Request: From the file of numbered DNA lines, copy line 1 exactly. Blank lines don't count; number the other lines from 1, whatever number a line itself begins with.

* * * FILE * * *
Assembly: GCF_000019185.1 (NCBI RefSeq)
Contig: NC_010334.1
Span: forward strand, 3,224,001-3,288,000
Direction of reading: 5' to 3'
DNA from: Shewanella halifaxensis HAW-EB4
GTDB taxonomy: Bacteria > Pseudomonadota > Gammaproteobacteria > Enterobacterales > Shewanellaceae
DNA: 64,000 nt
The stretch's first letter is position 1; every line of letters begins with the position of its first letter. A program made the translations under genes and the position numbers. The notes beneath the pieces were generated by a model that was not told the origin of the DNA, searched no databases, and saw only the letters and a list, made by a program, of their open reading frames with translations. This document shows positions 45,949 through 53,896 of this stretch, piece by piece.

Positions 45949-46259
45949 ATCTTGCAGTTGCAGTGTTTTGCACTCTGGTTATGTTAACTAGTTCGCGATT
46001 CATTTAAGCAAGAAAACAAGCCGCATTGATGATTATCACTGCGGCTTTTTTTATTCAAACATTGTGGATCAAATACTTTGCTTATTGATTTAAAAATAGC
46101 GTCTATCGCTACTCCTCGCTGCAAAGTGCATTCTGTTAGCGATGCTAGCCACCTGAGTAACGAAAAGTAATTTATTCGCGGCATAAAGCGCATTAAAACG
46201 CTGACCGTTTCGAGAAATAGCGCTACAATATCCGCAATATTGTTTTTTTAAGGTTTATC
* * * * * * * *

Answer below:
Assembly: GCF_000019185.1 (NCBI RefSeq)